IT professionals: Hot stuff once again
Computer studies are all the rage nowadays in Bangladesh. Anyone who doesn't want to study BBA or medicine would consider studying computer and IT due the high availability of job opportunities local and abroad. There are quite a few who do not even understand what IT entails, but would just follow the trend and get enrolled in the CSE department in a university.
But few could argue the fact that IT specialists in the country are sub-par compared to that of the more developed countries. When our neighbouring country, India, has already established itself as a giant in producing programmers and software developers, we remain relatively unknown in the international scene. Every now and then we hear of some Bangladeshi doing something extraordinary in this field but that's mostly it.
One has to wonder why we fail to produce better IT specialists. My teacher repeatedly tells us that people in this subcontinent are much more gifted with greater logical and reasoning capabilities than that of the west. This is perhaps why we in this subcontinent make such good programmers and every Hollywood movie and TV series would have that one odd Indian who is good with computers. So it's not because the students are not smart enough.
Why cannot University of Dhaka, BUET, Shahjalal University, NSU, AIUB etc replicate the same environment for nourishing the computer enthusiasts and geeks? Ahmed Kabir, lecturer at IIT, DU, who is currently completing his PhD from USA, says that the main problem in our education system has to be the evaluation process. The syllabus and curriculum that is set for undergrad students here are not much different from that of the top universities. Though we study the same subjects, there is a huge difference in the way we study it. Computer science is something that we have to learn practically, especially when it comes to software developing and programming. Our education system is based too heavily on what we memorize and can produce in the written exam. As a result, technical learning and practice is neglected. In computer studies here, this trend (albeit less than other subjects,) does exist to some extent. Since the exams test the student's theoretical knowledge based on written examinations, the students tend to focus more on the written exam and neglect the practical side to it which is arguably of more consequence.
Again, top universities abroad have teachers who have TAs (Teacher's Assistant) helping him out. Evaluating and examining lab assignments of each student is a monotonous, labourer's task. Teachers hardly have the time or the patience to deal with them and have instead, have their TAs examine them. This is a luxury universities here can hardly afford. Moreover, teachers in our country take more than one course at a time whereas university teachers abroad generally take only one course and hence devote all his time to that one particular field. It stands to reason that this person who only teaches a course on Operating System will be able to teach it better than someone who has to teach Operating System along with Object Oriented Programming and say, Artificial Intelligence.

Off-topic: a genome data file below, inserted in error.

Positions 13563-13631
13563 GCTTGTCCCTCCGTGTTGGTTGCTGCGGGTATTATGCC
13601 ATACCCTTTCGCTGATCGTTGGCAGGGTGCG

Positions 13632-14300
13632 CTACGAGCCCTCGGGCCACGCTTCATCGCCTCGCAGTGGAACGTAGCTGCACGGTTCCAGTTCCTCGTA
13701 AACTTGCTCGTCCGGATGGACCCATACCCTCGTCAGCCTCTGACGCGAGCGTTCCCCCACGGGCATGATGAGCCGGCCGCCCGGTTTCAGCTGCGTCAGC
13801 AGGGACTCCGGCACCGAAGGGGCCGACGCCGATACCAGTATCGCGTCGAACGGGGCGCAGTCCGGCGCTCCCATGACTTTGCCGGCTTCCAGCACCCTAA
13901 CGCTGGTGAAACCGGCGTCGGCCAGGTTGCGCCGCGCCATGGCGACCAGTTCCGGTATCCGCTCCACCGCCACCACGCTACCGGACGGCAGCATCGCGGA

According to another teacher at IIT, DU, Shah Mostafa Khaled, the faculties teaching these subjects in our country are not up to scratch. Most teachers have neither the expertise, nor the experience and they do not devote enough time to properly learn and revise what they are supposed to teach. Materials are another prime concern for teachers. While teachers abroad have access to quality materials for teaching and evaluation, teachers here mostly have to come up with their own syllabus and prepare questions for exams from the text books whereas they should have had a very well-defined syllabus prepared by some expert in the field and materials from where to prepare standard questions for tests which will make for better evaluation.
The one thing that separates our education from the ones in developed countries totally is research. There is very little done in the fields of research in any subject, let alone computer studies and IT. This is why there is a vast difference in post-graduate degrees here and abroad. Though some teachers insist the IT education offered to the undergrad students in the top universities are not all that different from the one provided in universities abroad, there is a huge difference when it comes to the post graduate degree. It is unanimously agreed upon that the quality postgraduate programs in our country falls well short. Proper environment for research is not there, and most of the teachers not qualified enough. Again, research and study materials are not readily available with insufficient access to research journals. The little research that is done here is mostly not implemented and hence there is not enough incentives for it to flourish.
Despite everything, job opportunities are plenty for an IT graduate who knows his subject. More and more companies are coming out and the demand for computer experts is always there. So long this demand exists, students will want to study this subject and like everything else, computer studies in this country will evolve. This process can be sped up significantly by progressive education with proper evaluation. Skilful and dedicated teachers can make a world of difference. But above all, it's up to the students themselves to acquire the technical skills and follow their ambitions.